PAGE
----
CHALLENGES FOR PEACE IN THE PACIFIC

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This paper was presented by the Director of the Tonga Human Rights and Democracy Movement, and former PCRC Director LOPETI SENITULI at a Journal of Pacific Studies Seminar Series held at the University of the South Pacific, 9 October 2000.

(Published in the Pacific News Bulletin, January 2001)

By Lopeti Senituli

In a presentation I made at the Seminar for the Pacific Regional Women Members Parliament in March 2000 I started by quoting a report broadcast on Radio Australia on 13 March that said:

"Police in the Solomon Islands have tightened security in the country’s capital Honiara. The extra police security follows a riot in the weekend in which two hundred people stoned a government building. A spokesman (sic) for the Police says, armed police personnel will continue to patrol the city and members of the paramilitary are engaged to go out on night patrols. This is the first time members of the paramilitary officially known as the Police Field Force are being engaged to stop ethnic disturbances……."

What stood out for me, in the media report on the violence in Honiara was that the police were armed and that this was the first time the paramilitary was being deployed in the capital, Honiara. It was the Russian playwright Anton Chekov who wrote "if in the first Acts you introduce a gun, then before the final Act, that gun must be fired." I therefore pleaded that the Solomon Islands government must find a way of disarming the police before it is too late. I also pleaded that a government that hopes to be arbiter of competing factions/interests in the country cannot hope to do so through the barrel of a gun.

In a private discussion with Solomon Islands MP and Cabinet Minister Hilda Kari after my presentation she informed me that the government had resisted arming the police and deploying the Police Field Force in Honiara since the ethnic violence began in May 1999 but the public stoning the government building was the final straw.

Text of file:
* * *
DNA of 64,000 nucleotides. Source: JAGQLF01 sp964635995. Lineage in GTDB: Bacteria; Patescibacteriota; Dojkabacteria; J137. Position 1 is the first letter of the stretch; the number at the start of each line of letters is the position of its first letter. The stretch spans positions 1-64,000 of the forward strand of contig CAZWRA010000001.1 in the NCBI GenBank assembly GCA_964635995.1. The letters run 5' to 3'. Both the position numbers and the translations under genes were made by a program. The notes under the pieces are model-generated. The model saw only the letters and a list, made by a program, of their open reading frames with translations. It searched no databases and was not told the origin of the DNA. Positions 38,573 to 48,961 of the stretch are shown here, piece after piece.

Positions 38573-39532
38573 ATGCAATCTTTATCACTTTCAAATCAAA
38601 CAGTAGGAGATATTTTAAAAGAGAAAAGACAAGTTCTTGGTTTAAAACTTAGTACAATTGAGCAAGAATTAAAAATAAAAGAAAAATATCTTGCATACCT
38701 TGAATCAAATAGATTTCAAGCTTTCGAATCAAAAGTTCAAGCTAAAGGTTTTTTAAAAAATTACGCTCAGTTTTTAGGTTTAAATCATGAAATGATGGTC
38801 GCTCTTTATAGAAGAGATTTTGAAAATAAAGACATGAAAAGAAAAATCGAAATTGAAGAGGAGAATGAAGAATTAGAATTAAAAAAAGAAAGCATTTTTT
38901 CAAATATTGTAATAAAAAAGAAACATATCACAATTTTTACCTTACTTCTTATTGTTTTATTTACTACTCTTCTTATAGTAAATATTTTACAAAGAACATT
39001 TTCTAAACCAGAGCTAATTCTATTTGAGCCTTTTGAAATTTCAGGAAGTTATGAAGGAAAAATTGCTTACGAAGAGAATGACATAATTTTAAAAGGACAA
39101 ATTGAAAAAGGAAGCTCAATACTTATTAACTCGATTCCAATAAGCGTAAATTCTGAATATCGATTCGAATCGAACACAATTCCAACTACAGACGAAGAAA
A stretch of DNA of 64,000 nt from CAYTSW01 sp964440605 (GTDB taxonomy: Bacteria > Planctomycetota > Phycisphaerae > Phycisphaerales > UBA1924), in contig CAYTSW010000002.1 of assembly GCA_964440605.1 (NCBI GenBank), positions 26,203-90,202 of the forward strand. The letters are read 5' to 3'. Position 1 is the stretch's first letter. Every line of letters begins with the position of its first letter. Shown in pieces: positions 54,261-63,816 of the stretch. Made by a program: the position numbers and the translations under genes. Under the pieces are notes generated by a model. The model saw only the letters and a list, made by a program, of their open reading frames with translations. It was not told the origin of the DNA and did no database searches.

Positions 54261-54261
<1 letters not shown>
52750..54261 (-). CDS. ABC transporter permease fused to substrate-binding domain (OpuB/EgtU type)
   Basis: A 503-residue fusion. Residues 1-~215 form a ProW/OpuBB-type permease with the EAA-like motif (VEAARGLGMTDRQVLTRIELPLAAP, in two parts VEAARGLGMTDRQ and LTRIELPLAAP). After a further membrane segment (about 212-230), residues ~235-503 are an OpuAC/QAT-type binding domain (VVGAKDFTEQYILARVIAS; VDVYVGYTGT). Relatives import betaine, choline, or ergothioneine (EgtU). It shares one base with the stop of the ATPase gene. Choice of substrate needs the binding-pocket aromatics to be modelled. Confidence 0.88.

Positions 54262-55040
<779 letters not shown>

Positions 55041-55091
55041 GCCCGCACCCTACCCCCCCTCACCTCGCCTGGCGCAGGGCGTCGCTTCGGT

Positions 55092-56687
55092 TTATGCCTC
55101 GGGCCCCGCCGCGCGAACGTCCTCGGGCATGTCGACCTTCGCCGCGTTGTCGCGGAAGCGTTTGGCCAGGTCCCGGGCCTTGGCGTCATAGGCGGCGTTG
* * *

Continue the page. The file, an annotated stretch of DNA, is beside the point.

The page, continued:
It is an understatement to say that the major challenge for peace in the Pacific today is the militarisation of the relations between the different ethnic groups (especially in the Melanesia Spearhead Group of countries) and between the competing interest groups/factions of society. By militarisation I mean the process by which militaristic values, militaristic modes of thinking and militaristic behaviour become the norm for human conduct. This is the road that many former colonies of Africa, South Asia and South East Asia have gone to despair. And there is no hope for reconciliation and for restoring civil society, the rule of law and the legitimacy of the state without the demilitarisation of society and the dismantling and removal of the gun from the organic laws of the land.

Reconciliation is a long and painful process. It is not a one off event. It needs to be renegotiated over and over again. It will be painful because it is difficult to sit and negotiate with people and groups whose hands are covered in blood and thereby give them legitimacy. But they are our neighbours. They live amongst us in the community and there must be an honest attempt to accept and restore their dignity if we are serious about reconciliation and the restoration of civil society.

The process of reconciliation must begin by establishing the truth. The truth must be told objectively and heard officially and acknowledged by the perpetrators and the victims. Telling the truth will involve, as of necessity, confessions and acts if repentance and ultimately forgiveness. Only then can reconciliation begin to take place. This is the long painful road that the Solomon Islands, Fiji, Papua New Guinea, New Caledonia and dare I say Vanuatu must travel.

The national Constitutions of Fiji (1997 and 1970) Papua New Guinea (1975) Solomon Islands (1978) Vanuatu (1980) and the Noumea Accords of New Caledonia (1999) are probably the most enlightened of their era. But these began to unravel when the honeymoon period after independence was over. In New Caledonia (1987) and Fiji (1987 and 2000) it was the case of the multi-ethnic indigenous populations who feared (legitimately or otherwise) political domination by the settler/immigrant sectors of their national populations. In Papua New Guinea in 1989 it was the indigenous people of Bougainville who felt cheated by the national government over their share of royalties from their copper resources. In the Solomon Islands it is the indigenous people of Guadalcanal who feel they are being overwhelmed numerically and politically by a settler population from Malaita, not to mention other islands in the Solomons group. In Vanuatu today there are rumblings (not only from the volcanoes!) all over the country as the different provinces attempt to assert the largest share of the national cake.